Sustainable Design

One of the things I’ve liked most about the transition from living in college dorms to apartments has been the opportunity to more fully develop my taste in interior decor. College housing was all about what was cheap and easy to move. I had to pack and unpack my belongings frequently. I lived in six different rooms in 4 years of school, which meant packing, unpacking, and moving everything each of those times. And honestly, a lot of times things just got trashed because it was cheaper to buy them all over again the next year. But now, because I move apartments as infrequently as possible, I have the luxury to really cultivate my space. The process has involved slowly collecting pieces  truly love. I’m not there yet, but I look forward to the day when all my of furniture has been purchased from antique shops and second-hand stores instead of buying them from big box stores like IKEA and Target.

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I love looking for furniture, books, and art that create a unique space that reflects my personal taste.

Like clothing, I want my interior design aesthetic to be reflective of who I am as an individual. I love that when I show friends my room for the first time, they comment that it looks like me. I cringe a little at the all-white, marble, and gold trim aesthetic that seems to have taken over the internet (with the occasional succulent thrown in for color). I’m sure that this style is true to some people, but I get the sense that in many cases it’s more about being trendy. My problem with trends is not from an aesthetic standpoint, it’s due to the fact that trends are fickle and so if you want to keep up with them it means you have to constantly buy and get rid of stuff. Picking up pieces I truly love from antique shops has allowed me to find a way to express myself in my design and be more sustainable all at once. I intend to hold on to these pieces for a long time, and because they are second-hand, there is less strain on the environment to create the resources for new furniture. I’ve found that buying antiques can also be more cost effective than build-it-yourself furniture. My two favorite pieces are my makeup desk and arm chair (pictured above). Both were purchased on sale for less than $150 each (more affordable than alternatives I may have bought at IKEA). I also didn’t have to assemble them myself, and they won’t break down as quickly since they are made out of real wood instead of particle board.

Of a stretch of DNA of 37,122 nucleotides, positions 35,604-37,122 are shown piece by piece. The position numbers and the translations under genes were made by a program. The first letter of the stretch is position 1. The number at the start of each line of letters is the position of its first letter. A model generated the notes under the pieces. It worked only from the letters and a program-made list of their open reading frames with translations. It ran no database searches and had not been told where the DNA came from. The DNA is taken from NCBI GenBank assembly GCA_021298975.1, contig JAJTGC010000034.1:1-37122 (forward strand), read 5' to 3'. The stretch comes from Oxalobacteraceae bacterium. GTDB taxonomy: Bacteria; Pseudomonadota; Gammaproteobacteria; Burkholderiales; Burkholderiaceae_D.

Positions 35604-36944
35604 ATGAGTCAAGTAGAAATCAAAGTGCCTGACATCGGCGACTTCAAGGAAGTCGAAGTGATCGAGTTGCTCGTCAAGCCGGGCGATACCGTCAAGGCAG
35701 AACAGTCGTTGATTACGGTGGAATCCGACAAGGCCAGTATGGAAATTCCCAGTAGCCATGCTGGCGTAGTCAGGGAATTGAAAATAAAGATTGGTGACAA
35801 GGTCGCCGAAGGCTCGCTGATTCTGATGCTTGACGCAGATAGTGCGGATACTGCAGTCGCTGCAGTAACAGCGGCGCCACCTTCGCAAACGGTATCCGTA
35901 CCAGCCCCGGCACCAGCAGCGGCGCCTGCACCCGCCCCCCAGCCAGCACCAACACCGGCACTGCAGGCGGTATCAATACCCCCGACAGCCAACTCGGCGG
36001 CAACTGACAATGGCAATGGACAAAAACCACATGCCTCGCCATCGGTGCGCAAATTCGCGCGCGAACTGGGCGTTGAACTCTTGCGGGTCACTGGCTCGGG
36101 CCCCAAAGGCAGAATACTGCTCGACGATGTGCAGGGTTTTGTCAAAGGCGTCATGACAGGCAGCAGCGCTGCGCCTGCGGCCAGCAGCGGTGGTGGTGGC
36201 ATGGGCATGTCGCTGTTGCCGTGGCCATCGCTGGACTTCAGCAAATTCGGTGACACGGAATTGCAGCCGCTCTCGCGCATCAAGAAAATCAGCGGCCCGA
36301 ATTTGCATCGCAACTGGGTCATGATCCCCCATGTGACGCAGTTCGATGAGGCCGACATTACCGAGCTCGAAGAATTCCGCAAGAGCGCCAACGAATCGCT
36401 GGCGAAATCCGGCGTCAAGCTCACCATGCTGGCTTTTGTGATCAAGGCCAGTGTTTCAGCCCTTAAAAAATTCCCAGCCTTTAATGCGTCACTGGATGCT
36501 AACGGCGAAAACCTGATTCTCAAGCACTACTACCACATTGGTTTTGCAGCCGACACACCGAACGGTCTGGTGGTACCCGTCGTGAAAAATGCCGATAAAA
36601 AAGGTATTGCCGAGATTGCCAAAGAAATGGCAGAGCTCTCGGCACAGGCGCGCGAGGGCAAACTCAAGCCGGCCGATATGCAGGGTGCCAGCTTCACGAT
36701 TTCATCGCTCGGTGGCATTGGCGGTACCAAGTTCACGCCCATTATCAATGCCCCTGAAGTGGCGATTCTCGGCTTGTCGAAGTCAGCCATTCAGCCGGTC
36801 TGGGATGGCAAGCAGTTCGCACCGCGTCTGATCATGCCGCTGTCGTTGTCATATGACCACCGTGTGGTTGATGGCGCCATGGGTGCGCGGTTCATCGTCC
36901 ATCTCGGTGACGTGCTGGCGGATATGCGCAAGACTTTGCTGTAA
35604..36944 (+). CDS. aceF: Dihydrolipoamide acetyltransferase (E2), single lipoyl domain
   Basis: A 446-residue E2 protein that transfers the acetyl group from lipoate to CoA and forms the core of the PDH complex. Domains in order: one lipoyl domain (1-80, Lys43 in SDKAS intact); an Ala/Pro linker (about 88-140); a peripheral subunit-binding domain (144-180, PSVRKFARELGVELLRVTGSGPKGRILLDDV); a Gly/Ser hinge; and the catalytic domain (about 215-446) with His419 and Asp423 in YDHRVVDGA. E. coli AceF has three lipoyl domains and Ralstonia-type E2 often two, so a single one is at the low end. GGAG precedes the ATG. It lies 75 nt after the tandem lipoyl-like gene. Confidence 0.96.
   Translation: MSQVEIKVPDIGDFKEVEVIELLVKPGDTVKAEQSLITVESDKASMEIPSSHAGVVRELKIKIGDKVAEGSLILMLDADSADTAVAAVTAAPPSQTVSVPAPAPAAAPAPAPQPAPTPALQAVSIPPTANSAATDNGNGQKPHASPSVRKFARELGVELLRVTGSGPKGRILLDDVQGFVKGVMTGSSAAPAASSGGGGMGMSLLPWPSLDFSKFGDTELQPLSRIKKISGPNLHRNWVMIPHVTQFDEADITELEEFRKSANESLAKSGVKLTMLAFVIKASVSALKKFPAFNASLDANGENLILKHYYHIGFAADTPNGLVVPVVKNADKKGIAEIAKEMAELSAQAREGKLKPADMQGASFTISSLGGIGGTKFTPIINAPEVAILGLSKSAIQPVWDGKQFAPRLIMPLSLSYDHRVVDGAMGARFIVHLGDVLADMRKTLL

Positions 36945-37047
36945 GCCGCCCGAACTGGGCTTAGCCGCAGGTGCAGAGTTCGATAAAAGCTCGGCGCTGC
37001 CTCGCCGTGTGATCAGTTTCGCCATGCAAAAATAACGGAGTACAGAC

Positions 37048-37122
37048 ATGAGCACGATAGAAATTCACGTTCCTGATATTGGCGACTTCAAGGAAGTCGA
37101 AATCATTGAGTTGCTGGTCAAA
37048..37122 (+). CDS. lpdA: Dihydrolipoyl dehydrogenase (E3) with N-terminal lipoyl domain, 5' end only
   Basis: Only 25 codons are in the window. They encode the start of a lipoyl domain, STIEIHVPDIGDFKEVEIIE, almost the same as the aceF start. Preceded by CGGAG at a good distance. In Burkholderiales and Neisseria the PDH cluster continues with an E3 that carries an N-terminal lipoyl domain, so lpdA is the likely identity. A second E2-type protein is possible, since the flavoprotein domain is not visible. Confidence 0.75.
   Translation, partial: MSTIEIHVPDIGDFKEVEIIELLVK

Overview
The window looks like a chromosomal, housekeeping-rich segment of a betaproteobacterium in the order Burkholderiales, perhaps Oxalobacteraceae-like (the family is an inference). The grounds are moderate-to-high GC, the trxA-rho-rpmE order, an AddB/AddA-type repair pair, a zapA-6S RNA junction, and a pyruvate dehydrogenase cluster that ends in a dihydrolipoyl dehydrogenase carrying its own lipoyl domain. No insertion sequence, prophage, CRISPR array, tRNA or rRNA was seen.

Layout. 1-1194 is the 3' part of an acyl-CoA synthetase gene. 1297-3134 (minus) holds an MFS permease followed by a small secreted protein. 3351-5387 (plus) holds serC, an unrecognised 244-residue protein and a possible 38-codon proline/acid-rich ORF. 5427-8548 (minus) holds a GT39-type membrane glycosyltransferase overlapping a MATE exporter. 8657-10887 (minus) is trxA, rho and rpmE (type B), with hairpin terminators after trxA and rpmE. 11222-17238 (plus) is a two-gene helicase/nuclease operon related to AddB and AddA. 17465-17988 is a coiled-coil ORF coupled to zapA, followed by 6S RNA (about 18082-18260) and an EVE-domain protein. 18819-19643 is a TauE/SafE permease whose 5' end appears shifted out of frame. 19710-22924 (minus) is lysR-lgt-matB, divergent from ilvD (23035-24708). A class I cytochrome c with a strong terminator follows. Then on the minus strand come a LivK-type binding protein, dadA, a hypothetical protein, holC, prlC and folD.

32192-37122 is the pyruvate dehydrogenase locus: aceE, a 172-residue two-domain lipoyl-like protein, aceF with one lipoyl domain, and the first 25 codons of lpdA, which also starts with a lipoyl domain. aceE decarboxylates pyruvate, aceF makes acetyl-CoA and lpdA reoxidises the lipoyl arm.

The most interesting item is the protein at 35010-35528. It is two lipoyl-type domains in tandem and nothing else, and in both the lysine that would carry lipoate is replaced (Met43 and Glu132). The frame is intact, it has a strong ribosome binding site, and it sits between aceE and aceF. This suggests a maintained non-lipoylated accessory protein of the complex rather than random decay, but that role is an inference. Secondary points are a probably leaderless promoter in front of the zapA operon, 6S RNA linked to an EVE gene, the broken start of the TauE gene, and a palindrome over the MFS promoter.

My favorite bit of design in my room, however, is my collection of vintage postcards. I picked up my first postcards in the summer of 2015. I was drawn to the designs of the card and the sentimentality attached with each of them. At some point, someone picked up a post-card, wrote a letter to a loved one, and the recipient kept that card for decades. These postcards have lasted from as early as the 1910’s. It makes me wonder what I will leave behind, will anything I create end up in an antique shop one day and purchased by some 20-year old in 2090? I also love my postcards as art because they are second-hand, cheap (shops usually sell them for $1 a piece), and unique to me. Even if other people are decorating with them, no two people will have the same collection.

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The three postcards that sparked my ever-growing collection.

The rest of my art is mostly local. Tacoma has a great printing community, the bits I’ve collected from Beautiful Angle and the Dead Feminists are a direct connection to my home. I have spoken to the artists when I’ve bought, or found, their works creating memories with their work that does not come from mass-market art devoid of a sense of place.

My room is a wonderful cluttered mess of bric-a-brac. I personally do not find a contradiction between living a sustainable lifestyle and foregoing a minimalist decor. By choosing pieces that are second-hand, locally made, or built to last, we can surround ourselves with things that bring us joy with a reduced environmental footprint.

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